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I'm new in machine learning and I am willing to know better what is the difference between biased and unbiased learners? Anyone can provide some examples?

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Biased in the context that you are speaking means, that your model overfits the training data and can not generalize well. It means your model performs very well on your training data, but can not do well on cross-validation and test data. It is customary to say that biased learners memorize the training data which is really true. Biased learners don't learn the data, they fit the data. For understanding the other usages of bias take a look at this question.

There is something that may be worth mentioning. You may have heard people saying that your model has a high-bias problem. It just means that your model can not learn the training data, whilst the biased learners overfits the training data, means fits the training data. The latter can not generalize well because it has fitted the training data, memorized it, the former can not generalize because it has not learnt even the training data so it has not learnt so much and can not generalize.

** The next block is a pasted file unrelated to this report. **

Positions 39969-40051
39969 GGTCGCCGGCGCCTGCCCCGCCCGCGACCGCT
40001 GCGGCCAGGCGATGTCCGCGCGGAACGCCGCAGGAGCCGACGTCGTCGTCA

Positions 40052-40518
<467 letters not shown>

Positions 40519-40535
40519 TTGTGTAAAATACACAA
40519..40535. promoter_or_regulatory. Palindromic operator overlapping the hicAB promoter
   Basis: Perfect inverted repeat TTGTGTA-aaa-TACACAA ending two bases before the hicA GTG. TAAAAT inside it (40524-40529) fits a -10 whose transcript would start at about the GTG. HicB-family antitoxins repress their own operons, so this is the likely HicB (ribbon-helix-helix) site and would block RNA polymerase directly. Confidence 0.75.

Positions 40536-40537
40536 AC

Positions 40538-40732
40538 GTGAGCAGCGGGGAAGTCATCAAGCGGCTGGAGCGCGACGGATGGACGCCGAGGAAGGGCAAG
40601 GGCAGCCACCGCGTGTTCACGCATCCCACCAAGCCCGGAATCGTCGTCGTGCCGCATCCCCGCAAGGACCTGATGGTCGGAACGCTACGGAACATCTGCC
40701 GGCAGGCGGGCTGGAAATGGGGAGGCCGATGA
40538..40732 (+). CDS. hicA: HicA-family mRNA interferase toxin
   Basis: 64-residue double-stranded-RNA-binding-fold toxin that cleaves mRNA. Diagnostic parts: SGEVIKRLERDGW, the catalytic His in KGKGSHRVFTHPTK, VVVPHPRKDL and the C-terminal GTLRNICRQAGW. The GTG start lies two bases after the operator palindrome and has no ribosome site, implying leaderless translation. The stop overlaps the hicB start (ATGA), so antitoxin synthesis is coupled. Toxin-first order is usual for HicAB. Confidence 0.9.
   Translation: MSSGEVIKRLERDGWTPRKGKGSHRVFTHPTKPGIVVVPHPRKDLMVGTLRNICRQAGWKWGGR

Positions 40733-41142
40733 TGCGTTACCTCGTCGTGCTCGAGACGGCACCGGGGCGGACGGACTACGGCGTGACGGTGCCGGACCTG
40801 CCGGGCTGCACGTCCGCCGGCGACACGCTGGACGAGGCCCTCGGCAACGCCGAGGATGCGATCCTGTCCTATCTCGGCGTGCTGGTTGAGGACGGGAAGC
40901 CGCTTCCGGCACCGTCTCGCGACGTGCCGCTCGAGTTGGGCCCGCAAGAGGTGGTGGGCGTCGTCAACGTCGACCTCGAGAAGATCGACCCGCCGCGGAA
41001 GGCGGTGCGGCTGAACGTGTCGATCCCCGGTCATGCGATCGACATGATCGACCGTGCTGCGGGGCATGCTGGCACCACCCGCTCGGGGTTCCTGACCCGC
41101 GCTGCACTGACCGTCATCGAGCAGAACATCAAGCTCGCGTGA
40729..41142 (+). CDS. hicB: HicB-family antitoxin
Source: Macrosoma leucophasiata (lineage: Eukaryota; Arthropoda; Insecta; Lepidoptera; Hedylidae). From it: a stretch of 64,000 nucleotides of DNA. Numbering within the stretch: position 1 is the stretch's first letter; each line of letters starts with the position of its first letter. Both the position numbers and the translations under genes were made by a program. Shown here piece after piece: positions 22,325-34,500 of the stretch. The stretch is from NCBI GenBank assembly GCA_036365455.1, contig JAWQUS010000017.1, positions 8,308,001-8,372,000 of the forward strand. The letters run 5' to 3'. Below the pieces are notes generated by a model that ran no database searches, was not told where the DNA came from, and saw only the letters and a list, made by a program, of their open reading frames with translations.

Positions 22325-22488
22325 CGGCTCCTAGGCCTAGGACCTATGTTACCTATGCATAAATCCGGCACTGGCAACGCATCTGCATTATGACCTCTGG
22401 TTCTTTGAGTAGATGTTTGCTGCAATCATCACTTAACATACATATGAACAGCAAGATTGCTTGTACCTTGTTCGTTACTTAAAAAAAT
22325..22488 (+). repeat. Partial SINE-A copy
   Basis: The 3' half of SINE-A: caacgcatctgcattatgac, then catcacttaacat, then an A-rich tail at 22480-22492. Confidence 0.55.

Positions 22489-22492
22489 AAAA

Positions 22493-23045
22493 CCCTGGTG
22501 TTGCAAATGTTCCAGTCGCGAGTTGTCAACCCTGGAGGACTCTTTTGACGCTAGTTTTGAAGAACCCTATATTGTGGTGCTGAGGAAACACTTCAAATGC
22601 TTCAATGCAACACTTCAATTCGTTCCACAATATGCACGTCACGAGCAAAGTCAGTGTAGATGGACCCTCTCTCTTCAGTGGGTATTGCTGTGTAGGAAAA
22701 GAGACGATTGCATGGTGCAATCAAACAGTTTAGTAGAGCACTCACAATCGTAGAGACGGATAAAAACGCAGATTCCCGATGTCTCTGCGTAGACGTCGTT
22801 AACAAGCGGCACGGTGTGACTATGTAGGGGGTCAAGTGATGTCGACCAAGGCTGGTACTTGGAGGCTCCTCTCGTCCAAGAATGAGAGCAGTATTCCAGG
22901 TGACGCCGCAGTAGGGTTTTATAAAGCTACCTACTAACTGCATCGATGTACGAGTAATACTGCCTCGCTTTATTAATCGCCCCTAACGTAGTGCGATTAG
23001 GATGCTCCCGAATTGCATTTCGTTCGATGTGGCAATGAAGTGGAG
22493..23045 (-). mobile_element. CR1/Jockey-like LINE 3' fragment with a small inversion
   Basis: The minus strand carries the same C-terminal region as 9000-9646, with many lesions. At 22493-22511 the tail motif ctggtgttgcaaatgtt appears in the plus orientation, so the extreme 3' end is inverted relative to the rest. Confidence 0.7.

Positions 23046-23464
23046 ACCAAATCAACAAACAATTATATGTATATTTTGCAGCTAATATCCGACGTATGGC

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In short, Inductive bias is a bias that the designer put in, so that the machine can predict, if we don't have this bias, then any data that is "biased" or you can say different from the training set cannot be classified.

An unbiased learner cannot predict anything, it requires the new data has the same attributes as one of the training data. Biased learning instead, can predict. For instance, Find-S algorithm can predict any new instance as positive or negative, on the other hand, Candidate-Elimination algorithm also can predict as long as all the hypothesis in Version space is consistent, that means every hypothesis tells you the same result whether the result is positive or negative, but sometimes it will be inconsistent. In this situation, some of your hypothesis tells you that it's positive while others tell you the result is negative. The reason is that the inductive bias of Candidate-Elimination algorithm does not fully represent the hypothesis space fully.

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